Saturday, January 25, 2014

Saturday and Crisp

A crunch and a balloon of steamy exhaust signals the passing of an auto by my house. My car has a shiny coat that can't be attributed to a highly waxed polish. A snug sheet of ice blankets it entirely. Yesterday was only the second day I have used the rear window defroster in the thirteen years I have owned this car. We're cold here. We are moving very slow and I can almost hear the creak of bones as I pad around this house on the cold tile floors. I'm trying to count my blessings and not focus on this weird weather for us southerners.

This house has been insulated, windows new and of the highest quality and doors that do not leak. There is extra insulation in the attic and I still lack that toasty warm feeling. I think the square footage defeats. I'm grateful for 9 ft. ceilings at this time. I've always envied the look of those high ceiling homes, soaring upward for a grand open room. I can't imagine heating one though. Right now I'm content with low ceilings. I'm also grateful that this weather only lasts a day or two before it zooms back upward to more habitable weather.

The sleepover won't be reenacted soon. I'm taking a break from the disaster that was Carrie's sleepover. The daughter is much better at these things and takes in stride having more then one child in her house at one time.

I should have been more attentive and involved. Carrie and her friend were found sitting on the floor in her bedroom on  a light pink rug. Her friend had a shirt tied over her eyes, her hands extended into a paper bowl, the fingers submerged in the light brown thick liquid. Is that paint?
I crept closer and got a better look at the bowl's contents. Craft paint! I don't allow nail polish, wet towels, nor any liquid drink in my bedrooms. Since the time I moved the bed to pull up the carpet in Ted's bedroom and found the huge circle of stained carpet from a drink that was spilled and never cleaned up, the bedrooms have been off limits to any liquids.

The floor of the room was littered with Lincoln building blocks, the contents of a braclet making kit and marbles; not a clear spot to walk.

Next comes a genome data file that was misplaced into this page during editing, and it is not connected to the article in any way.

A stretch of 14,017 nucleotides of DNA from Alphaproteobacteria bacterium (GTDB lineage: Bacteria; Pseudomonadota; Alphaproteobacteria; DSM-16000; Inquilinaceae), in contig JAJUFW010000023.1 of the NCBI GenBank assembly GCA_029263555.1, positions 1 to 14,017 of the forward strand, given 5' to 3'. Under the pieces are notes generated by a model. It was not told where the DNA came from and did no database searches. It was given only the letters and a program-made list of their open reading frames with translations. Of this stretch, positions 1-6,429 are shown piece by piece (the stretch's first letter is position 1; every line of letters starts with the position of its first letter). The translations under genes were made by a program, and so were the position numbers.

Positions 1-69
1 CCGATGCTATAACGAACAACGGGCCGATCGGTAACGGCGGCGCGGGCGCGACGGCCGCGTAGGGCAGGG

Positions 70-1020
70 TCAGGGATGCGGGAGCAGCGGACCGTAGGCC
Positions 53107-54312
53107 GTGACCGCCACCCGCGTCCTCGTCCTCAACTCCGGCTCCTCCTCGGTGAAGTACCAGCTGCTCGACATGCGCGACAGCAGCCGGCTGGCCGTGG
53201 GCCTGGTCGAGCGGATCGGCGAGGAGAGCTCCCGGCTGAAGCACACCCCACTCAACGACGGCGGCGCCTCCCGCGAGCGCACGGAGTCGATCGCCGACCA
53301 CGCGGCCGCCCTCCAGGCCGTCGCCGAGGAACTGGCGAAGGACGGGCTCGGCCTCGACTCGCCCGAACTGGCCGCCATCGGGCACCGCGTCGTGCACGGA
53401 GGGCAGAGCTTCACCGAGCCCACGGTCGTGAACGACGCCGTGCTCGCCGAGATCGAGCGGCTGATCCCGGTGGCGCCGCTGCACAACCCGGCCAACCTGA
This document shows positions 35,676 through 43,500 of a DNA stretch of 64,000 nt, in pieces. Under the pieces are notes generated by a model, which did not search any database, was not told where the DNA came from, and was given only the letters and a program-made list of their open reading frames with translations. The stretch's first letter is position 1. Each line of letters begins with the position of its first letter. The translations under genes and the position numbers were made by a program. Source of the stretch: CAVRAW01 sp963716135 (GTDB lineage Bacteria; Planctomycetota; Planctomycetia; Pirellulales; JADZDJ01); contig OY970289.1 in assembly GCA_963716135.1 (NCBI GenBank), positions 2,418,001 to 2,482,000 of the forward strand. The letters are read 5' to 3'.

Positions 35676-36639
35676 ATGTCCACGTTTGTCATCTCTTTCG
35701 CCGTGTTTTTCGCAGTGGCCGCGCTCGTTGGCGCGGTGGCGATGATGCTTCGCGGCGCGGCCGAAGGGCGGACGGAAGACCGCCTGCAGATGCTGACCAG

Carrie was instructed to take her bowl of paint to the kitchen and Maddie headed to the bathroom to wash the paint from her hands. Their guessing game on what their hands were submerged in was over. Meanwhile, I started scrubbing the brown paint off the walls, out of the pink rug and off the sham that is part of the Waterford comforter set that goes in that room.

I wanted them to have a good time so I tried to give them some privacy and not be on guard. That was my biggest mistake.
I retired to my bedroom to hear Carrie calling out to me that they were going to do a science experiment. I should have been warned by this but again, I made the wrong decision. Had I followed them into the kitchen, I wouldn't have found glue and paint and frozen eggs in jarred containers, paper litter and liquids that were unrecognizable.

By this time, I was close to wit's end. "We are going to clean up this mess!" I said to Carrie. "Maddie, you go in the bedroom. I want to talk to Carrie!"
Soon I was herding Maddie back to the kitchen to help Carrie and I clean up this mess. I don't think Maddie is used to picking up after herself. She retaliated.

It is midnight. Maddie has decided she wants to go home and wants to call her dad. She starts screaming and throwing herself on the floor. After 15 minutes of this behavior, I was more then ready to call her dad.

Speaking softly, I offered her something to drink. When she agreed to that, I made another offer of some popcorn. She was calming down now and with the television on in their room, I slipped out leaving them in a darkened room. They slept.
The following morning over breakfast, Maddie shared with me that she had been "putting on" with her hysterical behavior. I smiled and said "That usually works to get your way?" She smiled and nodded.
One for me, zip for Maddie. She lives with a single parent; a
52 year old male that must cater to  her every wish.

She spent the entire next day with us and didn't want to go home. When she did call for her father, she waited a few minutes, called him back to tell him to turn around, she wasn't ready to come home.

An hour passes, at which time I encourage her to call her father once again and this time do not tell him to turn around and go back. I was ready for some quiet time with Carrie.
I realize that most of this disaster was my fault. We will have new rules and more direction on the next sleepover and less cleanup.

Last night was quiet. Carrie again spent the night. Alone. With us. No fuss. No mess. It was lovely.

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